Polyethylene Moisture Barrier Basement Floor - If you are living in the Tampa Bay region, you might not be accustomed to seeing many houses with basementsnonetheless, believe it or not, there are several homes throughout the region that do in fact have basements. Most houses in Florida are constructed without cellar because of hurricane related difficulties. Building codes insist that home floors be constructed above storm surge elevation. If a basement is permitted to be constructed, it generally is constructed as a "non-livable" area, therefore, in other words, homeowners may possess the basement for extra storage but no bedrooms.
Nonetheless, while basements provide extra space for storage and cooler areas to hang out on hot days, they also have their share of moisture related problems. When it comes to basement troubles, moisture is the most common issue in the cellar. The moisture commonly enters from exterior sources though can also be created inside also. Often, most homeowners are unaware that the soil around the basement walls may contain a lot of moisture.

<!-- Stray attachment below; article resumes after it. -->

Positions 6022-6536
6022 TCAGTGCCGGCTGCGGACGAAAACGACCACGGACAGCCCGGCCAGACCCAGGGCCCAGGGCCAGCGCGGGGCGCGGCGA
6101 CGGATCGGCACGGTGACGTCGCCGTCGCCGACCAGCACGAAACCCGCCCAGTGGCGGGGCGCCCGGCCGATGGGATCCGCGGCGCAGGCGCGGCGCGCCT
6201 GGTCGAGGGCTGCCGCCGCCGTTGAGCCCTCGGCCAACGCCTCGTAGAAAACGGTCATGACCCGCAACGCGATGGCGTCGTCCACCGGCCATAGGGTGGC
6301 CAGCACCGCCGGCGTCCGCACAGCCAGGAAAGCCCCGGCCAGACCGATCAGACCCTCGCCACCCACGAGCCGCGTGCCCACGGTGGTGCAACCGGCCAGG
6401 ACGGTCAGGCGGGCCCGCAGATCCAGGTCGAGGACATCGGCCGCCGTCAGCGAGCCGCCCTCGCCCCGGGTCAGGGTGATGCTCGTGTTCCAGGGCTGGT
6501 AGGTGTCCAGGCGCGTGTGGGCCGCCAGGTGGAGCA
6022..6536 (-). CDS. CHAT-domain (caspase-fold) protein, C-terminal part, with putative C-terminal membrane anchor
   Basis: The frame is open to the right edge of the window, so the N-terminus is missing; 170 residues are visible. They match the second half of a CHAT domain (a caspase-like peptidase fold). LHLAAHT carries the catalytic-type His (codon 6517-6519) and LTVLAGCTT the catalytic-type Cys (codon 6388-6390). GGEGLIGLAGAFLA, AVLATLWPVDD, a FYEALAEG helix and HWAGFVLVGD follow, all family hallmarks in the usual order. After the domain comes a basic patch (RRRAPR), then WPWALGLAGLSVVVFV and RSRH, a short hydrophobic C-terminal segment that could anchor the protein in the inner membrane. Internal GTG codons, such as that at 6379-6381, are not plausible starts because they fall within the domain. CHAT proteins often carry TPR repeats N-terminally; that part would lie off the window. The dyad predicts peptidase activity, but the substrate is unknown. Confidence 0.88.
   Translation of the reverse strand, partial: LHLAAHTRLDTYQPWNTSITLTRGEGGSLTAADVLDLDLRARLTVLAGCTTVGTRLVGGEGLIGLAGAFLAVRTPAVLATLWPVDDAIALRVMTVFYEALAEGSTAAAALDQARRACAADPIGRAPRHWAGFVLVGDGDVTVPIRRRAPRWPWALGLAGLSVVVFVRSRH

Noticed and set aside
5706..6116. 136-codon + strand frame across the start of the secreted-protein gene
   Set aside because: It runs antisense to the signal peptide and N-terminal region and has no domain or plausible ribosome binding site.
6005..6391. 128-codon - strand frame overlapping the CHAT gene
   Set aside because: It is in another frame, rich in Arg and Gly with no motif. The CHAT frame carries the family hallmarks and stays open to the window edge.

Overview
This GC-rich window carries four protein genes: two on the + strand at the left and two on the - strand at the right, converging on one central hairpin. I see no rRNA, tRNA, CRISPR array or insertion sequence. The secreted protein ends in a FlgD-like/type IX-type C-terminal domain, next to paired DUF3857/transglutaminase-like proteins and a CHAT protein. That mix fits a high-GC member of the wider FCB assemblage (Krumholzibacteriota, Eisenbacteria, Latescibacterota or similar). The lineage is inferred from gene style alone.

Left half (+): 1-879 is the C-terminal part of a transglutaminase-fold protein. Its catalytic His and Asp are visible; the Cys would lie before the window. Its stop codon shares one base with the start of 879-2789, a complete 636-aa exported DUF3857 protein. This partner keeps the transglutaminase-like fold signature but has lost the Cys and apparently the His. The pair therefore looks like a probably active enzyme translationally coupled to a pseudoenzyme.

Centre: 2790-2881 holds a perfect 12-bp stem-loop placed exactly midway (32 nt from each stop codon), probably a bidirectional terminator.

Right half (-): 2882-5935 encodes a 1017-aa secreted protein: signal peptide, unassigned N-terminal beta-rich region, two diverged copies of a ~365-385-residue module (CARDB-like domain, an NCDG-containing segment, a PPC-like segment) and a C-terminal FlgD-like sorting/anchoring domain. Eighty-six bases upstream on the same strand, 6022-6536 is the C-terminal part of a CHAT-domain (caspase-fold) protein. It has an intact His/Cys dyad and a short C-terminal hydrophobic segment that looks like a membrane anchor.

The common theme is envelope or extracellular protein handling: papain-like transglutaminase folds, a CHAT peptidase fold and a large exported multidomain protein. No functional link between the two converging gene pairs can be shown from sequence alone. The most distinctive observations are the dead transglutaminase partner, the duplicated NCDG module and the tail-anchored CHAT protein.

The cause of elevated moisture content in the soil may incorporate surface water that's seeping down into the soil or even from a high water table. A high water table may be clarified by heavy rains that cause the water table to rise higher than the cellar floor. Often, water may find its way inside a cellar by gravity or by means of a crack or flaw in the water protection layer of the foundation. Water may also be pulled up by a " wicking action" or " pushed up" by hydrostatic pressure from the soil under the walls or floor.
At the summer, warm moist air from outside could enter the home and lead to condensation on the cool basement walls or floor. In areas that may experience freezing temperatures, the following situation can occur if there's a crack gift: the water will enter through the crack subsequently freeze and expand. With each cold season, the crack will eventually get larger as a result of expansive properties of the frozen water.